Some of you may have watched the movie titled “Red Cliff”. This film depicts a famous battle that took place in ancient China at 赤壁 (Chìbì Red Cliff). 赤壁之战 (Chìbì zhī zhàn Battle at the Red Cliff) has been much talked about among the Chinese through the ages because it demonstrates the possibility of victory of the ill-equipped few over the poweful many. Whether Zhuge Liang actually came up with the idea of using staw-stuffed decoys to “borrow” the enemies’ arrows, and whether he was actually able to summon the winds to fan the fire in the direction of the enemies, luck and ingenuity in strategy likely played a role in bringing about the success of his campaign.
赤 (chì) is the formal word for the red color, and 壁 (bì) is a wall, or something that looks like a wall, such as a cliff.
Tā qǐng rén bǎ qiángbì xiūlǐ hǎo le.
He had the wall fixed by someone.
战 (zhàn) means war, warfare, battle or to fight. Warfare or a war are also referred to as 战争 (zhànzhēng). 战士 (zhàshì) is a soldier or a warrior. 作战 (zuòzhàn) is to do battle.
Zhàshì men zài qiánxiàn yǒnggǎn de zuòzhàn.
The soldiers fight bravely at the front line.
The location of the battle can be referred to as 战场 (zhànchǎng battlefield), 战地 (zhàndì battleground), or 战区 (zhànqū war zone).
战略 (zhànlüè) is a strategy.
战败 (zhànbài) is to be defeated, and 战胜 (zhànshèng) is to triumph or to overcome. 战利品 (zhànlìpǐn) are the spoils of war.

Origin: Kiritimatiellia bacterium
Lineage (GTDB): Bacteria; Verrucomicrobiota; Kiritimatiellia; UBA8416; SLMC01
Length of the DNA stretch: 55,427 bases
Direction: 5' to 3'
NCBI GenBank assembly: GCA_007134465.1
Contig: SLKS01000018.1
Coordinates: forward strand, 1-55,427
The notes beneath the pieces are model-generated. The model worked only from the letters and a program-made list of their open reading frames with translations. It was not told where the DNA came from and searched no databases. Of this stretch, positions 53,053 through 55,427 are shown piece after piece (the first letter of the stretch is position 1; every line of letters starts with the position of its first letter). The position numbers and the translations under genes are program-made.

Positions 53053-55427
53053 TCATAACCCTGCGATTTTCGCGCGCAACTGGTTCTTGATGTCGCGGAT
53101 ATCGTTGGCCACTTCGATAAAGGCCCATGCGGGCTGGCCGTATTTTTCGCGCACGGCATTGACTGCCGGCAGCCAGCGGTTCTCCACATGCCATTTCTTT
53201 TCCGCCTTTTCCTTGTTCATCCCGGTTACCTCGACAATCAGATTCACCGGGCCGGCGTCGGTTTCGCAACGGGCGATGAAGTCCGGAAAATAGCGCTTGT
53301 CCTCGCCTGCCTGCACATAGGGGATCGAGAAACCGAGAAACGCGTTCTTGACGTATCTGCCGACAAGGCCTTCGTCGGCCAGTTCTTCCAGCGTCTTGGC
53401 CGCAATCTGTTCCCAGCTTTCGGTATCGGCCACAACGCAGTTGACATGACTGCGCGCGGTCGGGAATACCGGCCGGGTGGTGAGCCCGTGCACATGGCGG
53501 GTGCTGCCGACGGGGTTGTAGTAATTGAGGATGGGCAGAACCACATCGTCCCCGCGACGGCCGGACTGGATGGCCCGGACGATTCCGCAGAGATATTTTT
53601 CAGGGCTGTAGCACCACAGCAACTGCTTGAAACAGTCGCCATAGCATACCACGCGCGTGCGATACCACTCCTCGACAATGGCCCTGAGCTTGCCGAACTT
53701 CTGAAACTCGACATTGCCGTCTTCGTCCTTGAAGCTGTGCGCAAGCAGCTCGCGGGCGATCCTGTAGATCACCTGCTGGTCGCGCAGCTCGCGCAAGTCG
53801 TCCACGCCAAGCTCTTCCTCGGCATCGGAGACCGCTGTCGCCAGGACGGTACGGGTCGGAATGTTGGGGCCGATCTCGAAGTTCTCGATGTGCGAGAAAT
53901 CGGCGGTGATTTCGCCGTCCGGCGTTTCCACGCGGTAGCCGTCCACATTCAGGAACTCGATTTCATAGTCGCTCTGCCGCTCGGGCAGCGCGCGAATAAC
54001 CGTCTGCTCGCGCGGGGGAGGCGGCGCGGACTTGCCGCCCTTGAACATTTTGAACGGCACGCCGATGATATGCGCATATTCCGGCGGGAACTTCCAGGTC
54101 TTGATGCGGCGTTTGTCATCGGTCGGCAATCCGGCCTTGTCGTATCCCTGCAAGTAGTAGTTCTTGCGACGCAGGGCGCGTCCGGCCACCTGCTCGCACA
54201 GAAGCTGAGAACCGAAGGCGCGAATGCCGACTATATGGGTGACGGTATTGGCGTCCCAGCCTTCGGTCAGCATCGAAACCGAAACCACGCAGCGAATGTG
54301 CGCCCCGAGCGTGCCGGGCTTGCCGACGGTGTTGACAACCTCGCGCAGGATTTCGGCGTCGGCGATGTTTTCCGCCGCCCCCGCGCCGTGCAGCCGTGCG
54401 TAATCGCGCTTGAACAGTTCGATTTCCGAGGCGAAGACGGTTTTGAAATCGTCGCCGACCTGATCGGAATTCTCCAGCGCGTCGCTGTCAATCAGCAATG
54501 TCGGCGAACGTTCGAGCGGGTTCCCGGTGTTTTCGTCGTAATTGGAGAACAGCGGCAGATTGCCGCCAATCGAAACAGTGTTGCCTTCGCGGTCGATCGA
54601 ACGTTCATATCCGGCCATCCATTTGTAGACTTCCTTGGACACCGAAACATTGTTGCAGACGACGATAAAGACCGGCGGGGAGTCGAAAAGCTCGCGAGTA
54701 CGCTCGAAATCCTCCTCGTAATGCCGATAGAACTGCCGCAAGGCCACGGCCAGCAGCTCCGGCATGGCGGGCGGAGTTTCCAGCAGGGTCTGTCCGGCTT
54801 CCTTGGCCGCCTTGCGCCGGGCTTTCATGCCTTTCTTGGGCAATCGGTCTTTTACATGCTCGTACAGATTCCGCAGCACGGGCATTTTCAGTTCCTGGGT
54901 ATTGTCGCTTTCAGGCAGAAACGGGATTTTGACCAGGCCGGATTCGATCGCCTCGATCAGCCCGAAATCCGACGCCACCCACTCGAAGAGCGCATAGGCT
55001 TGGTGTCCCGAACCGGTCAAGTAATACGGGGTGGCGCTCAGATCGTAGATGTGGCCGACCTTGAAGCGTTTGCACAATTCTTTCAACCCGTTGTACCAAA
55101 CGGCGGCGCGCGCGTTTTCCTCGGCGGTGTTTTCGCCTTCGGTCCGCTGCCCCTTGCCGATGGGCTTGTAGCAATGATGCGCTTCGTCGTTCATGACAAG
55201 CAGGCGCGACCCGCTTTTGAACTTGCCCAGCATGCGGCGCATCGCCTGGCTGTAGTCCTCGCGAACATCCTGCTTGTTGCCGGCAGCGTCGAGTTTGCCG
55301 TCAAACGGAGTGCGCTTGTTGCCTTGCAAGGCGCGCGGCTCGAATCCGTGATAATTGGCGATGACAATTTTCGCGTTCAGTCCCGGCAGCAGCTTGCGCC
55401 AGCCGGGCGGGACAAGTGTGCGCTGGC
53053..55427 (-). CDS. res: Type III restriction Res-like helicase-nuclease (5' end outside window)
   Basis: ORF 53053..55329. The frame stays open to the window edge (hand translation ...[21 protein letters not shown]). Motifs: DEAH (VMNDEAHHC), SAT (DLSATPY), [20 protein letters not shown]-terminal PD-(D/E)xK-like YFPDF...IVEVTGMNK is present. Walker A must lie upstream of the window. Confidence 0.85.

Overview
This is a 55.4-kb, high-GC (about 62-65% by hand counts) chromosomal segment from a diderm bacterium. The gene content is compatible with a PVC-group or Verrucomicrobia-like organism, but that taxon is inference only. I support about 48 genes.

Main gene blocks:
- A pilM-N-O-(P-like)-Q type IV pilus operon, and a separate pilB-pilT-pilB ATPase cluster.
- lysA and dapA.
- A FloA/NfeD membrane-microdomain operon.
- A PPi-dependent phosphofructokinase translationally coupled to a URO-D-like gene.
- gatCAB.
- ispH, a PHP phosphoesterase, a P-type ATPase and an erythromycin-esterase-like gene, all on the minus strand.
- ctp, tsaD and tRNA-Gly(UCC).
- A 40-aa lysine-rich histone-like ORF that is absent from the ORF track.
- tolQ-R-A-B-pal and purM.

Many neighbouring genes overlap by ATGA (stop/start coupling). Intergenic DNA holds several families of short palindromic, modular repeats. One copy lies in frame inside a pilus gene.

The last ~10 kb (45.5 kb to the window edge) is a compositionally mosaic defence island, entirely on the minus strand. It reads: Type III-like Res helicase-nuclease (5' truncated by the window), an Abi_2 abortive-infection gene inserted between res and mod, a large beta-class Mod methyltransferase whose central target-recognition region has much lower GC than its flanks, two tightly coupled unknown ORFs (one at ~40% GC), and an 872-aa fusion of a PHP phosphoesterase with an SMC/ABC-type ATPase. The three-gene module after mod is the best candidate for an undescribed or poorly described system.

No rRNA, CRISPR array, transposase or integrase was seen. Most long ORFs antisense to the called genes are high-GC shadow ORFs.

战斗 (zhàndòu) also means to do battle. However, 战抖 (zhàndǒu) means to tremble or to shiver. You might associate shuddering with the fear of wars. So, 冷战 (lěngzhàn) has two meanings. It may refer to a cold war, or a bout of shivering.
挑战 (tiǎozhàn) means a challenge or to challenge.
Wǒ yuànyì jiēshòu zhègè xīn de tiǎozhàn.
I’m willing to accept this new challenge.
徐 (xú) means slowly or gently. (Notice the double-person word radical on the left side?) This character also serves as a common Chinse surname.
Zuótiān wǒ qù jiàn le Xú xiānsheng.
Yesterday I went to see Mr. Xu.
In the 11th Century, 苏轼 (Sū Shì), a statesman of the Song Dynasty who was famous for his outstanding essays, poetry, paintings and calligraphy, came to visit the Red Cliff along with a friend. He documented this excursion in a composition titled 赤壁赋 (Chìbì Fù Poetic Essay on Chibi). As the small boat carrying him and the other tourists floated by the Red Cliff, 苏轼 (Sū Shì) took in the scenery. The calm ambiance was captured in this line:
Qīngfēng xú lái, shuǐ bō bùxīng.
A cool and refreshing breeze gently wafts over, rousing no waves.
波 (bō) are waves. 水波 (shuǐ bō) are water waves, while 电波 (diànbō) are electric waves.
不兴 (bùxīng) as used here is the negation of 兴 (xīng), which means to rise, to start, or to be popular.
The author, who was also known as 苏东坡 (Sū Dōng pō), then went on to comment on the battle at the Red Cliff and the vicissitude of life. When his friend sighed and felt sorry about the transient nature of life, the author comforted him with the observation that people are actually part of nature and when we enjoy and appreciate nature, at those moments nature truly belongs to us. The friend brightened up.
One of the advantages of studying classical Chinese is being able to appreciate great literature like 赤壁赋 (Chìbì Fù) in its original form. For those of you who believe they will need another lifetime in order to embark on such an endeavor, do not despair. Much of the wellk-nown Chinese literary pieces have been translated into modern Chinese. It’s just a matter of Googling for them.